grow it yourself

It’s easy to buy tomatoes at the store. I bet you can grow one that tastes better.

Over the years of my Waste Reduction Journey, I have found that there is little else that feels me with joy than the taste of homegrown vegetables. For the past four years, I have tested different vegetables and different methods: some that worked, some that didn’t. Here are some tips and tricks based on my experience to get you started on a little vegetable garden.

  • Space. You don’t need much space. Just stay reasonable with the amount you can grow in the space you have. A thirty-liter pot will accommodate a tomato plant fine while an elongated 100-liter pot will host one or two cucumber plants with a basil plant or a nasturtium plant.
  • No monoculture. Combining plants is usually a good idea as in nature, things a mixed together. Beware of the non-beneficial combinations. I found that tomato goes well with basil if the pot is large enough, and a nasturtium plant attracts ALL the bugs leaving your other plants basically bug-free.
  • Watering. It’s important that you can keep some regularity in watering your plants. I have a morning ritual that includes watering and checking on my plants, doing some quick maintenance, and identifying the need for a more in-depth intervention. If you can’t commit to regular watering, maybe investigate automatic drop-by-drop watering system or test out a PET or terracotta slow watering system.
  • Pressure. Take the pressure off your shoulder: you didn’t manage to grow your sprouts this year? Just find a market that sells them. I went to Zollinger last year and got high-quality, organic plants. The year before that, I had bought a tomato plant on the Sprouts Market in Bern that happens once a year in front of the Federal Palace of Switzerland. There are plenty of options around, you just have to look for them.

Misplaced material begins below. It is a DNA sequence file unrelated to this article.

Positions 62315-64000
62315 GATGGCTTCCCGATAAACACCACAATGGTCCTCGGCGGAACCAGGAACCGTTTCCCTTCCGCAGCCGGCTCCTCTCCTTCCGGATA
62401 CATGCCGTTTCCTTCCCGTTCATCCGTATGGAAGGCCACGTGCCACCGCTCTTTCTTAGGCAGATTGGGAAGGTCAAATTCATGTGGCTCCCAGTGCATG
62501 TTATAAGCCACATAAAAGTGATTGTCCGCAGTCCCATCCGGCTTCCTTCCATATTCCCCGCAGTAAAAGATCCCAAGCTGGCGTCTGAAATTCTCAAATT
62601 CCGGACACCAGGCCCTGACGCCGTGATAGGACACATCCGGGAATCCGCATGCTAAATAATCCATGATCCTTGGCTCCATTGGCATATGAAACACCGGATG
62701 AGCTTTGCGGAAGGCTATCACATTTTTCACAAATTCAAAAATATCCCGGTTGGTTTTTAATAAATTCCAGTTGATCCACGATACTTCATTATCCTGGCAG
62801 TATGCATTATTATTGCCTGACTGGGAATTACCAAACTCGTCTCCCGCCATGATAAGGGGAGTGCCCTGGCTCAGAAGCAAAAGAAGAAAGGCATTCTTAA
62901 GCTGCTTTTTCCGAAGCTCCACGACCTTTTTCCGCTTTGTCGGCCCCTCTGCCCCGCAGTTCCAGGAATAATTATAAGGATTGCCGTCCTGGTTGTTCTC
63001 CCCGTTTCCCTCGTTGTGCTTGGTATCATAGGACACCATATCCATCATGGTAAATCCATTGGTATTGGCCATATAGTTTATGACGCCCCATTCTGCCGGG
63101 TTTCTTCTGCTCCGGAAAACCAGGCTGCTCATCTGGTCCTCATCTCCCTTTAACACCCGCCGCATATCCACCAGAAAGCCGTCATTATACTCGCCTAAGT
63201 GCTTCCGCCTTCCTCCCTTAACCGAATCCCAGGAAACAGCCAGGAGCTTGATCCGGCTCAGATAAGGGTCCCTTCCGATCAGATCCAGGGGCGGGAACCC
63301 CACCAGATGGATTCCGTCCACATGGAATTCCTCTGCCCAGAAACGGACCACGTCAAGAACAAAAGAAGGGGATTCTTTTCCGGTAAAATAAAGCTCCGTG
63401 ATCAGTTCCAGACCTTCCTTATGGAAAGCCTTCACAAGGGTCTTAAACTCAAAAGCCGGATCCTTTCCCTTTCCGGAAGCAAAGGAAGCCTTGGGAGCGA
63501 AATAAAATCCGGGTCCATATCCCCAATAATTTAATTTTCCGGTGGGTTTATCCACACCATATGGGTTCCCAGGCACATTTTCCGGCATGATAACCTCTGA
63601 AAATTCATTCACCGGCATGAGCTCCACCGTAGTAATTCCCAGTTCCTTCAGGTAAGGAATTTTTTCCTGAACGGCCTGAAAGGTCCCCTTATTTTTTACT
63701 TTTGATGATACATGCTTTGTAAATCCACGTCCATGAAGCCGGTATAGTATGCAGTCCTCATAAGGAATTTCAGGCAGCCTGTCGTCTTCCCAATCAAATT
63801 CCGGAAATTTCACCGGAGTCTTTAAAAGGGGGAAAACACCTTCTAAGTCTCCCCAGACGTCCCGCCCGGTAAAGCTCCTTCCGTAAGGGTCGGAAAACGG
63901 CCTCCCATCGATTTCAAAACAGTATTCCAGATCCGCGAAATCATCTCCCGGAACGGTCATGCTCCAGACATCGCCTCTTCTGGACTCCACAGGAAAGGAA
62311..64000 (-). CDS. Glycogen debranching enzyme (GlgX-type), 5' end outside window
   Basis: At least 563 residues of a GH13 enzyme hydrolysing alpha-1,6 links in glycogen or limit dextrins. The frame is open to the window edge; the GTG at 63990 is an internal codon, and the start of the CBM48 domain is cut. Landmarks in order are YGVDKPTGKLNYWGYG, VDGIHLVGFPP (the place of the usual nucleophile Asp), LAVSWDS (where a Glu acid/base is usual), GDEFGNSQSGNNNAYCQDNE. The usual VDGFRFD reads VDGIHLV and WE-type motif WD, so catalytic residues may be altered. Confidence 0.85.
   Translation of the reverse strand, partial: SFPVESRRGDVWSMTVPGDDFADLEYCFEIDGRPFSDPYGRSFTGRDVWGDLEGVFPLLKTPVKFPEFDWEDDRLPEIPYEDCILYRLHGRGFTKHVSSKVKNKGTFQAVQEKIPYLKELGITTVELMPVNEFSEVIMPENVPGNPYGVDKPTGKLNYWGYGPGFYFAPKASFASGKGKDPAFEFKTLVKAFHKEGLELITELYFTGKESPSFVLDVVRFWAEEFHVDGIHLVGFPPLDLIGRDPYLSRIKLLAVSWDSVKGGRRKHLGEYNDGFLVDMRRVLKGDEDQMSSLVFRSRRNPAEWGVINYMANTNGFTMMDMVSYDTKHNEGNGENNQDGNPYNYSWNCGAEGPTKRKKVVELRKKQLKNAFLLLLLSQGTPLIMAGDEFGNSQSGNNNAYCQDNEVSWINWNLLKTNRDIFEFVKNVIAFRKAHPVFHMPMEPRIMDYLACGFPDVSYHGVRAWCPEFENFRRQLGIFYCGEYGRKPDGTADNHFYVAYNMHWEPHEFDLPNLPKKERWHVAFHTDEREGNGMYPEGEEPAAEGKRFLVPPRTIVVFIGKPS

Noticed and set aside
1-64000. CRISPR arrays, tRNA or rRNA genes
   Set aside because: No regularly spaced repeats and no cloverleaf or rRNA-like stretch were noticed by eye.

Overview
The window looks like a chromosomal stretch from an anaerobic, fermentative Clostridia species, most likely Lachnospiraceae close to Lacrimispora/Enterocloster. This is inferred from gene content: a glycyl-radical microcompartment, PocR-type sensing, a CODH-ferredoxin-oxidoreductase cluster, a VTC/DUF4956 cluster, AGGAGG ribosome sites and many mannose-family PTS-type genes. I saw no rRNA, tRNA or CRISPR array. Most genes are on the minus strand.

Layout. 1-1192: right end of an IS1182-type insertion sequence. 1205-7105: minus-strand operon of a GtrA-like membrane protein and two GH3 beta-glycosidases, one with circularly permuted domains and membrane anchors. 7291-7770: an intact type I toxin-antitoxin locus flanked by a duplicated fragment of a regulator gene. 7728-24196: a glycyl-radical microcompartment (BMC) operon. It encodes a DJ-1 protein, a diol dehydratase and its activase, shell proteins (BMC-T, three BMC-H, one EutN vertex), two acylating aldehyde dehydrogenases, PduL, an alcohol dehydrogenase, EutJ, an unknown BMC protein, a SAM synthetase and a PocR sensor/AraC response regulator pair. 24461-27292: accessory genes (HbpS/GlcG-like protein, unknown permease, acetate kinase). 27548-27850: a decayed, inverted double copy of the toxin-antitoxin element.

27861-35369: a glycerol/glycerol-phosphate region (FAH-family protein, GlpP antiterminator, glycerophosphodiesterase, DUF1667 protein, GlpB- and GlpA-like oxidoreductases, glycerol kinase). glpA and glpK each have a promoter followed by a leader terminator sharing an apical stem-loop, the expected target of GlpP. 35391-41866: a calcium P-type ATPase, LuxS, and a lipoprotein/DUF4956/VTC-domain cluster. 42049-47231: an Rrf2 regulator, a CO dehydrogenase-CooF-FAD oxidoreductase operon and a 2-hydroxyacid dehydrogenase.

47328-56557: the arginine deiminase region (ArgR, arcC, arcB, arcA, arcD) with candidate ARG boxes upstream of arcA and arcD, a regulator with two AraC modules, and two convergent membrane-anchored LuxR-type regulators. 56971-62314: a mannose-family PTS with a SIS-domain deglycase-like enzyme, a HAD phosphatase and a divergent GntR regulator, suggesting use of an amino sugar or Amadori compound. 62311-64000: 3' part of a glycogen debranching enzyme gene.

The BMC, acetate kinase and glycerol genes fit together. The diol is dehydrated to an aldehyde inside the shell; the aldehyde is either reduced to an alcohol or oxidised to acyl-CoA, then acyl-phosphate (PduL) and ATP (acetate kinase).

• Soil. Find out what kind of soil your crops need. I do a mix of 45% garden soil, 45% compost and 10% sand for most of my plants but I add much more sand to the soil I use for thyme and lavender because they need good drainage.
  • It’s easy. It is actually really easy to grow your own veggies if you are not an over-achiever. You’ll get something out of those pots, and it will feel really rewarding, that’s a promise. There is no better way to eat food while producing less waste then growing your own and preserving the soil during the winter to reuse it from one year to the other.
  • Fertilizer. I don’t fertilize that much, and my plants still grow. You can add compost liquid from some home composting systems. You can buy compost from your local green waste treatment facility -for example Ecorecyclage in Lavigny sells high-quality compost to local private individuals that ask for it.
  • Hibernation. If you just leave the soil as-is, you’ll find it hard to get the garden going again the following year because the soil will have eroded during winter. At the end of a season, cut your plants and compost them, remove must of the root system and plant with a shovel while trying to keep as much soil as possible in your pots, and cover with wood chips or winter cover crops. I personally tried reed chips this winter and it worked really nicely despite it regularly flying all over my balcony.

Let me know how it goes and happy planting.

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